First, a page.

The quest for a good night of rejuvenating sleep is a noble and, let's be honest, never-ending pursuit. When it comes to healthy sleep, there are so many factors in play – from your mental and emotional state to the practicalities of your physical well-being, diet, fitness regimen, hormonal balance, and more.

And while a quiet, tranquil sleeping environment seems to be a no-brainer, this quest has led many to explore various auditory aids. As it turns out, a bit of noise can go a long way!

 

Noise and sleep

 

In the world of sleep sounds, white noise is a well-known companion. It includes a mix of frequencies with equal intensity and a steady cadence. This consistent sound is famous for blocking external noises, creating a steady background. These kinds of sounds aim to create a relaxing environment, but they use different sounds to achieve this. Understanding the principles of how these sounds are generated helps us see how they might impact sleep.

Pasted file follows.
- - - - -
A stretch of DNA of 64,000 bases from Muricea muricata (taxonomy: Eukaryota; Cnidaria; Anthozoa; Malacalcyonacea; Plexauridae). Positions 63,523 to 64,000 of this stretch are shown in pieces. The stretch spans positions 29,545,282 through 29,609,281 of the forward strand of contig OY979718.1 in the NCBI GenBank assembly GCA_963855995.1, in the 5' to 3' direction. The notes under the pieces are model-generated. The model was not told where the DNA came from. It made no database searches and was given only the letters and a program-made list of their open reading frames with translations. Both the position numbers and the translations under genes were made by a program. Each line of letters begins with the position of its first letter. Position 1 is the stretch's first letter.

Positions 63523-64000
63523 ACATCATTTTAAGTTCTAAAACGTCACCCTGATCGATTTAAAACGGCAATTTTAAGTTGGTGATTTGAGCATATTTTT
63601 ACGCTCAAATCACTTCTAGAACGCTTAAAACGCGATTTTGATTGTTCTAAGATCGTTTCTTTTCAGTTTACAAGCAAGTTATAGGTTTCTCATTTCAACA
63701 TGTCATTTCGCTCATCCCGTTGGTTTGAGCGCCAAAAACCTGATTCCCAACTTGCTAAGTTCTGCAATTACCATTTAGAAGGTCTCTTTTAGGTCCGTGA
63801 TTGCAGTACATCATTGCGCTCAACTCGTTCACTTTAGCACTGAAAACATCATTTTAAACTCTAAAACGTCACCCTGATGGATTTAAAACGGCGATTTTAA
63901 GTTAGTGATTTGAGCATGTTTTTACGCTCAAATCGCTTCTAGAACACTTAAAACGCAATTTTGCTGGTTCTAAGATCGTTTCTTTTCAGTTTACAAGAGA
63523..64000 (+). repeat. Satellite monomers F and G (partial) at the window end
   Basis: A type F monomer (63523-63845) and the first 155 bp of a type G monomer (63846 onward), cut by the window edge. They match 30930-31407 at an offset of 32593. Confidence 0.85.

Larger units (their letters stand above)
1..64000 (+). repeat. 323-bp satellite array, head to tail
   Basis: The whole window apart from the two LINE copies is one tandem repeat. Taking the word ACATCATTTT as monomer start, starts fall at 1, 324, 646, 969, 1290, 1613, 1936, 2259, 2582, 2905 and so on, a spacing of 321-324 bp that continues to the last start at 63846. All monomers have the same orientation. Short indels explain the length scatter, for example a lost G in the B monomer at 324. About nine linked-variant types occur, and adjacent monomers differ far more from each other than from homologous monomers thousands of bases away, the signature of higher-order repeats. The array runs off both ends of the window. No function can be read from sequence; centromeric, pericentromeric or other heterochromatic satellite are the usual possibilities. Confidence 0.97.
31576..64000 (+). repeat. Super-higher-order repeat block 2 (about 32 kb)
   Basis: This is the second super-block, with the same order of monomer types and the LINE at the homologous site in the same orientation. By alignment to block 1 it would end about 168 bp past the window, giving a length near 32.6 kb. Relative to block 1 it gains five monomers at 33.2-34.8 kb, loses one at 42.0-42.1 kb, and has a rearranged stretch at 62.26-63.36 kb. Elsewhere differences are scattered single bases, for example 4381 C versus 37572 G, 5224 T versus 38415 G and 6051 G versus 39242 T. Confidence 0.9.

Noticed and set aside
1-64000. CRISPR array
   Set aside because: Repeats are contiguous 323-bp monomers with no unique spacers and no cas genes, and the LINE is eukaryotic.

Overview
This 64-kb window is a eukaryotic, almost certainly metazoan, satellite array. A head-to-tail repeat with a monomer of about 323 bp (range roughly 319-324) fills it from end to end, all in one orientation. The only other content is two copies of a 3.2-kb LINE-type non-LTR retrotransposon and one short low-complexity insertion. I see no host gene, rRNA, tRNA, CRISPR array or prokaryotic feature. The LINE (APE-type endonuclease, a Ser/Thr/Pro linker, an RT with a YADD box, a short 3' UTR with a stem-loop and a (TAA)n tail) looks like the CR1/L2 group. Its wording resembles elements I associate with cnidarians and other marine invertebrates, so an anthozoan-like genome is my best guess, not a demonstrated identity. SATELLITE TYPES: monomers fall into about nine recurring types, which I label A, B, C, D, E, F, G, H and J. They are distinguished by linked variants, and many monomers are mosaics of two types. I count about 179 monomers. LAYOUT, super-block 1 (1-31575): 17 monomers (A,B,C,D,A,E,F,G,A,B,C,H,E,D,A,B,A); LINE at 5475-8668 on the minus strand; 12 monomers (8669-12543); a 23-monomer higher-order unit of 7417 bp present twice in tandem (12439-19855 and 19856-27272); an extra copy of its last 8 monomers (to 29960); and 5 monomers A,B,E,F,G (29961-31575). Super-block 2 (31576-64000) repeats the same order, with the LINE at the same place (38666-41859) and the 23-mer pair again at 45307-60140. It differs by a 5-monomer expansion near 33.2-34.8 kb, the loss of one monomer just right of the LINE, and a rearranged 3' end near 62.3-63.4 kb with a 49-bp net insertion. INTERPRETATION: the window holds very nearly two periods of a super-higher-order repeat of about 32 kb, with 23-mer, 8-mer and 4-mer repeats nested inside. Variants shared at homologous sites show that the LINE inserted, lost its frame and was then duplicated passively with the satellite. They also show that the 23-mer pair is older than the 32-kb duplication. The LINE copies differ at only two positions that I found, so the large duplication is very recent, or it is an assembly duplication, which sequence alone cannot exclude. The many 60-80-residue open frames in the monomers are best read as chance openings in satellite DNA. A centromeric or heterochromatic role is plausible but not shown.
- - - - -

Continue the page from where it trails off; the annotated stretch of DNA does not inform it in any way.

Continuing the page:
Understanding noise colors

 

Not all sleep-aiding noises are created equal. While all sorts of sounds, such as pink noise, white noise, and green noise, can help ease your mind and aid relaxation, the principles behind how they work are quite different. 


Noise Color

Inspiration

Examples

Frequency Spectrum

White noise

 

Steady, equally loud noise to drown out the distractions, help focus, or fall asleep.

TV or radio static, gentle hum of a ventilator, ocean surf.

Flat – includes all the audible frequencies which are equal.

Green noise

 

Nature-inspired, random, bright but soft, with variable loudness mimicking real sounds found in real life. 

Murmur of a crowded room, the sound of rain, rushing waterfalls, or gusts of wind.

Lies in the center of the frequency spectrum with a limited range.

Pink
noise

 

Similar to white noise, but with a lower pitch, resembling certain natural sounds as if muffled or heard from a distance.